Overscrewing - When screwing the drywall in place, you can easily crack the surface of the panels by driving the screws in too far. Once this is done, the ability for the drywall to hold on to the screw with strength is compromised.

Joints are too tight - Getting a snug fit between panels sounds like a good thing, but it’s not. When placing the drywall panels too close to each other you risk the possibility of cracking due to seasonal expansion. Try to make sure there is about about 3mm of room between each sheet of drywall.

Drywall tape shows through the mud - If this happens, you may be missing something. Make sure you have at least three coats of mud: tape coat, filler coat, and final coat. It might be that you are excluding the final coat.

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The Cost of Drywalling a House

To give you an approximate guide to the costs involved, including material and labour costs, the cost per panel is around £4-5 when using good quality panels. So, on this basis a standard 12x12ft surface would cost around £550. This can fluctuate depending on the quality of materials and the professional you hire to install the drywall. It’s always a good idea to go with a professional that has accreditation and provides you with a comprehensive quote.

Below are some estimated costs of hiring a professional plasterer to supply and drywall a home:

Job Description Avg. Cost Duration
6x12ft room with panels and drywalling £250-£400 1-2 days
12x12ft room with panels and drywalling £500-£600 1-3 days
12x24ft room with panels and drywalling £1000-£1200 3-6 days


Cost Breakdown

Individual costs of drywalling a 12x12ft room - Total Cost: £550

60%

Materials
£330

30%

Tradesmen
£165

10%

Waste Removal
£30

FAQ's

There are a number of benefits for hiring a professional drywaller. It will save you time, hassle and the job will get done perfectly, and that’s simply naming a few advantages. There is only really one if you do it yourself - Saving money. However, this isn't’ always the case. It may be a case that you carry it out incorrectly and have to spend more money on repairs or hiring a professional to complete the job to perfection. Consider all these possibilities before you take on the work yourself.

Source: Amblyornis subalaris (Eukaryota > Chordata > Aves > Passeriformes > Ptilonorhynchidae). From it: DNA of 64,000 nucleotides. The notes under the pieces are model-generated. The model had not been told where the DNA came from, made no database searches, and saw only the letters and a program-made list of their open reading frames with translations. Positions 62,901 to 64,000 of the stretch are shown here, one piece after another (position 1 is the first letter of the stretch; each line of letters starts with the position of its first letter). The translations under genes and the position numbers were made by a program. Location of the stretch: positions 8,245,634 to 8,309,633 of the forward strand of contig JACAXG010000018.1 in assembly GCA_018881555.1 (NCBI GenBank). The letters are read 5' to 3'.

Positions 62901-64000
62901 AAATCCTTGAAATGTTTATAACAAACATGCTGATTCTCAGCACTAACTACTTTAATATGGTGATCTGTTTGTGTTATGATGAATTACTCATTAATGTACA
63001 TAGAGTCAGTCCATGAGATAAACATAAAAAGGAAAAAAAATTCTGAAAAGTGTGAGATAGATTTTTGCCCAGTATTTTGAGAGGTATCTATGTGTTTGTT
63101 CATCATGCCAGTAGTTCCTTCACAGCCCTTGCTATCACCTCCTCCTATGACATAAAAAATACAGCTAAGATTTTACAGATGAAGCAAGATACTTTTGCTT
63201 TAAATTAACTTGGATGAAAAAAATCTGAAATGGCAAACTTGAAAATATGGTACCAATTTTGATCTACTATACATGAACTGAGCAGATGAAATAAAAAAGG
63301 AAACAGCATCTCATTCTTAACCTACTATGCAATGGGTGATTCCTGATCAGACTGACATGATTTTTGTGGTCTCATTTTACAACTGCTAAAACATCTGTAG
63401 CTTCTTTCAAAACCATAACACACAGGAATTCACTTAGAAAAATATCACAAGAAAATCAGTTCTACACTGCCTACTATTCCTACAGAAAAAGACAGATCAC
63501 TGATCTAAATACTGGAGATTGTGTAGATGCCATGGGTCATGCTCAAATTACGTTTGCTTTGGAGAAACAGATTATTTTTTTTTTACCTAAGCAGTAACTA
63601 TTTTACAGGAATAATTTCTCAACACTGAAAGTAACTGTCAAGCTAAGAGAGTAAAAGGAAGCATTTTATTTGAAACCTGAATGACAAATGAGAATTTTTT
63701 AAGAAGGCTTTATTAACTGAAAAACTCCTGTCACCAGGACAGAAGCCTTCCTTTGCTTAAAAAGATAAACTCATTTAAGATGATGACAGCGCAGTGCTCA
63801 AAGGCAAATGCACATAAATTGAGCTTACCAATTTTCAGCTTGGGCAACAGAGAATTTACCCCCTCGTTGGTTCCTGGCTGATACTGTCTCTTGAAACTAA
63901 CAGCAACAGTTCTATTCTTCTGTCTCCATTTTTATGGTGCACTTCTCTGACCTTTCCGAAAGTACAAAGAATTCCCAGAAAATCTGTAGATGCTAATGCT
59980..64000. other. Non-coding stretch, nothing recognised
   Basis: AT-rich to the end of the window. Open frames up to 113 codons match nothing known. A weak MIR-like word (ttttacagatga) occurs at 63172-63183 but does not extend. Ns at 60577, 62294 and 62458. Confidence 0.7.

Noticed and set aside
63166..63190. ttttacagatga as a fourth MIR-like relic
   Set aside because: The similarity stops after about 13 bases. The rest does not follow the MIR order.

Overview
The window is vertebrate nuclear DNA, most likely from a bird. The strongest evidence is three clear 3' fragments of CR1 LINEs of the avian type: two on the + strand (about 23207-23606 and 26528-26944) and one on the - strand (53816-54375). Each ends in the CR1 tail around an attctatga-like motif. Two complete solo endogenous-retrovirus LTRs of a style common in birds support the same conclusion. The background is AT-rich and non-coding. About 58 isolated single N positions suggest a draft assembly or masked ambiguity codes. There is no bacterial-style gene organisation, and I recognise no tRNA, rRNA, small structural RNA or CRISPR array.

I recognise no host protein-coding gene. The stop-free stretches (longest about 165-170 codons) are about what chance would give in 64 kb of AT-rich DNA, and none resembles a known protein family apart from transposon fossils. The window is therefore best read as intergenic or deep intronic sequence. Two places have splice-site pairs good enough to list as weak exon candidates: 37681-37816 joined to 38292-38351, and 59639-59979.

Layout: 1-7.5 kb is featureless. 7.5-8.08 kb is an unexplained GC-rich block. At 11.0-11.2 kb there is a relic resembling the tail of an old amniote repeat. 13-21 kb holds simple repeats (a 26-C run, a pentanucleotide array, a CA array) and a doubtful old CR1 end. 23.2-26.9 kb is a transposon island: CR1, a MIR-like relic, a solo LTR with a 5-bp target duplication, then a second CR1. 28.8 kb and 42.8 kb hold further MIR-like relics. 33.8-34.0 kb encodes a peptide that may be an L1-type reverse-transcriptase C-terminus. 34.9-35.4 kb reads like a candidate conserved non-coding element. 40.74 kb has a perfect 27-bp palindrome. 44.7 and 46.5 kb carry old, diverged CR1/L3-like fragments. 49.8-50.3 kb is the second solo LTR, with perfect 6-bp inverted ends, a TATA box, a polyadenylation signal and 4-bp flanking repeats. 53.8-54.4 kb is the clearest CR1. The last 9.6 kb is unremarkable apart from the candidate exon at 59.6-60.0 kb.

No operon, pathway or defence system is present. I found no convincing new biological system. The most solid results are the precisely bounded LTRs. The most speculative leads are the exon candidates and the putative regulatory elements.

Drywallers need access to every corner of the room. It needs to be clear, clean and easily accessible from outside your home. Drywall panels are big, the last thing the contractors want is to have to navigate over your furniture when accessing the project room. Also, the next contractors, such as painters and decorators should not have to deal with scraps of drywall, dropped joint compound, filled electrical boxes, and piles of dust. Ensure the rooms are as clear and clean as possible so the professionals you are paying can carry out their work as effectively as possible.
Most drywall is 100% recyclable, as long as all the screws, nails and paper has been removed, and there is no mould present. Always ensure that you protect yourself by wearing a respirator and gloves when removing old drywall.
When hiring a painter and decorator to make your rooms look beautiful, make sure you ask them to use a high quality paint. All paint looks the same in the can, but that’s where the similarities end. High quality paints contain better ingredients and less fillers which equates to a longer-lasting paint job. Low quality paints tend to chalk, fade, peel, and crack; Not something you want after spending money on an attentive drywaller preparing you flawlessly smooth surfaces to paint on.